Hollow Knight has had plenty of twists and turns, even outside of actual gameplay. William Pellen and Ari Gibson, the founders of Team Cherry, took to Kickstarter with about five finished sections of the world’s map and a modest funding goal of AU$35,000.
Within the last few days of the Kickstarter, backers boosted the team past this sum, with money to spare on stretch goals. With that funding in hand, it was time for Team Cherry to start its journey through creative obstacles and triumphs. Players know that Hallownest is a maze on its own, but not everybody knows the background behind this beloved 2D platformer.
Team Cherry regularly communicates with its fanbase, though the team may keep the most spoiler-heavy details behind closed doors. Through interviews and blogs, Team Cherry has revealed a good bit insight on the development process behind its indie hit — and slipped fans some fun facts along the way. Here are just a few highlights of Hollow Knight’s lore and the story of its creation.
Two failed games combined into one
Hollow Knight combines the concepts behind two games into one glorious adventure. Pellen and Gibson created Hungry Knight, their first game together, at the Ludum Dare indie game jam. However, players weren’t exactly impressed. According to Game Informer, Hungry Knight originally received one out of five stars when it was posted to Newgrounds (although, that score has risen after Hollow Knight‘s release). The game featured a familiar-looking masked protagonist, killing bugs in a fight to survive an insect apocalypse.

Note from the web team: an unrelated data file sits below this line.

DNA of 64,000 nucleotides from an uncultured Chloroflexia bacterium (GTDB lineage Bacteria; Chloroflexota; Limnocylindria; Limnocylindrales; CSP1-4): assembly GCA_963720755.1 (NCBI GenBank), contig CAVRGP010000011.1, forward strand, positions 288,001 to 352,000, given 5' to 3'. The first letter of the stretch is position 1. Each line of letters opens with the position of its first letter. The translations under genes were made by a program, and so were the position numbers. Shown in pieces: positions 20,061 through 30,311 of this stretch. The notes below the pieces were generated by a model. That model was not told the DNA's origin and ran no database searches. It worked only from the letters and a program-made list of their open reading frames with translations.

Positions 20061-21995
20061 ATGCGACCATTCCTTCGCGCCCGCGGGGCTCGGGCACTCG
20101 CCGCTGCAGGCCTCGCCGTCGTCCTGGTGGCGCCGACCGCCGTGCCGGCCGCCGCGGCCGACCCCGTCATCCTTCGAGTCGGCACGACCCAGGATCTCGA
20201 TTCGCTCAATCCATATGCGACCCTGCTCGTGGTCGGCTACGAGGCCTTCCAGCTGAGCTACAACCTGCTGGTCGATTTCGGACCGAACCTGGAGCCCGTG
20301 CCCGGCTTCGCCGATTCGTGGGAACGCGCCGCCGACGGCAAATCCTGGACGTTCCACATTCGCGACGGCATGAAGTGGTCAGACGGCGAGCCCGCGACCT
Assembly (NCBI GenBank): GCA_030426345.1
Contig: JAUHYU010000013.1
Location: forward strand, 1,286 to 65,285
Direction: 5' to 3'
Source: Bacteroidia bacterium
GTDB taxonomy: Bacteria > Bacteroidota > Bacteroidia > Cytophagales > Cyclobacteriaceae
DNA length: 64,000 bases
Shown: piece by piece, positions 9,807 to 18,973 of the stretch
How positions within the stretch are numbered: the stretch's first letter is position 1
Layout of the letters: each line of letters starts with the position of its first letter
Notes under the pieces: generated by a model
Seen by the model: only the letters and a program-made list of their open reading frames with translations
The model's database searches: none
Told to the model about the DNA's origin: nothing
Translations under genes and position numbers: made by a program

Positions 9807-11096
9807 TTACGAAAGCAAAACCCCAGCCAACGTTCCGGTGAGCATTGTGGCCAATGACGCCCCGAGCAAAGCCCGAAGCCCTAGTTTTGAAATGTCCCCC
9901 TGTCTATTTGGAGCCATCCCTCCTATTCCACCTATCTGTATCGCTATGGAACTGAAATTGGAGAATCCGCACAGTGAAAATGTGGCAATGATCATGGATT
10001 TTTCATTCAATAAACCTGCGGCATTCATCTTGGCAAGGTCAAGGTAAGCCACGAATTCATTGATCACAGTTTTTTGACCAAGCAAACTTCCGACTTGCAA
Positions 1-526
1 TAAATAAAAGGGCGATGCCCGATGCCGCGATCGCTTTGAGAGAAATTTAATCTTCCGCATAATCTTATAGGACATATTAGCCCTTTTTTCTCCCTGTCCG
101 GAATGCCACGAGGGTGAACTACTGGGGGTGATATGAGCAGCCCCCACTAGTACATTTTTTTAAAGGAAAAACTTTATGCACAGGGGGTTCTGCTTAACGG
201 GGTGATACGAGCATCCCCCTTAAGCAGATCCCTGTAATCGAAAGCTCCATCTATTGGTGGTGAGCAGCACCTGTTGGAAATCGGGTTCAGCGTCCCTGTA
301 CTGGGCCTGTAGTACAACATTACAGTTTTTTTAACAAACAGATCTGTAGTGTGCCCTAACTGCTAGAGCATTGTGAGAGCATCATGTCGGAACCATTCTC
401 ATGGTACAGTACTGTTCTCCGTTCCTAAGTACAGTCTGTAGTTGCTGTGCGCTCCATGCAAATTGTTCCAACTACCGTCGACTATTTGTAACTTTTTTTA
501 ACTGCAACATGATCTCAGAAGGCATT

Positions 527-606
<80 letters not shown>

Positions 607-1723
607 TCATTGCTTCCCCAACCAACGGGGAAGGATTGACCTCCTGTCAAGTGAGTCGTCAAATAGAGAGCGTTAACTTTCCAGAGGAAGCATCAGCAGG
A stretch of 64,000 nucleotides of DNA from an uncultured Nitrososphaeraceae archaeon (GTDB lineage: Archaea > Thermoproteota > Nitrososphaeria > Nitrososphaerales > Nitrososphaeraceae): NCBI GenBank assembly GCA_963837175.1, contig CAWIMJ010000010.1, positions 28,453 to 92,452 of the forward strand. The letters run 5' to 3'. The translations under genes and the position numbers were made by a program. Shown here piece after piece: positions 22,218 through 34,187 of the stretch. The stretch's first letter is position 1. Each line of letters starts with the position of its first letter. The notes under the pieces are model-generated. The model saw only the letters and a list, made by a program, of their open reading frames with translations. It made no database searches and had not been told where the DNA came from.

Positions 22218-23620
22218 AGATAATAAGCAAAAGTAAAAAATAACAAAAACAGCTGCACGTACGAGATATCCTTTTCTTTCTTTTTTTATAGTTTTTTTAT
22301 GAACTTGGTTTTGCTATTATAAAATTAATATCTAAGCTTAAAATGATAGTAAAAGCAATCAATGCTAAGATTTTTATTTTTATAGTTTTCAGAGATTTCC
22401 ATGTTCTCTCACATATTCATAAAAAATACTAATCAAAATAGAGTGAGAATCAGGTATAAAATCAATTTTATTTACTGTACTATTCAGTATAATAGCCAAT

Pellen and Gibson brainstormed their second concept at another Ludum Dare. They conceived the idea of an underground kingdom for the "Beneath the Surface" theme of that year’s game jam, but they couldn’t finish the project. Gibson told Rock Paper Shotgun that the idea was simply too ambitious to complete within the event’s 72-hour time limit.
After stewing on the two ideas from these experiences, the indie developers duo decided to build a new game based on both. The game they imagined starred an insect-like knight exploring a kingdom beneath the surface.
These games inspired Hollow Knight
Team Cherry points to a few particular games as inspirations for Hollow Knight: Metroid, Zelda 2, Faxanadu, and Mega Man. Metroid mostly factored into the map design, partially by virtue of the game itself being part of the "Metroidvania" sub-genre. The team wanted an experience where the players could enjoy "getting lost and finding your way."
Zelda 2 and Faxanadu are two of the older games Team Cherry mentioned in an interview with Kotaku. Instead of outright emulating these games, the team instead tried to imitate the "feeling there could be anything hidden around the corner." As intended, Hollow Knight hides secret rooms filled with monsters and lore behind breakable walls and false floors.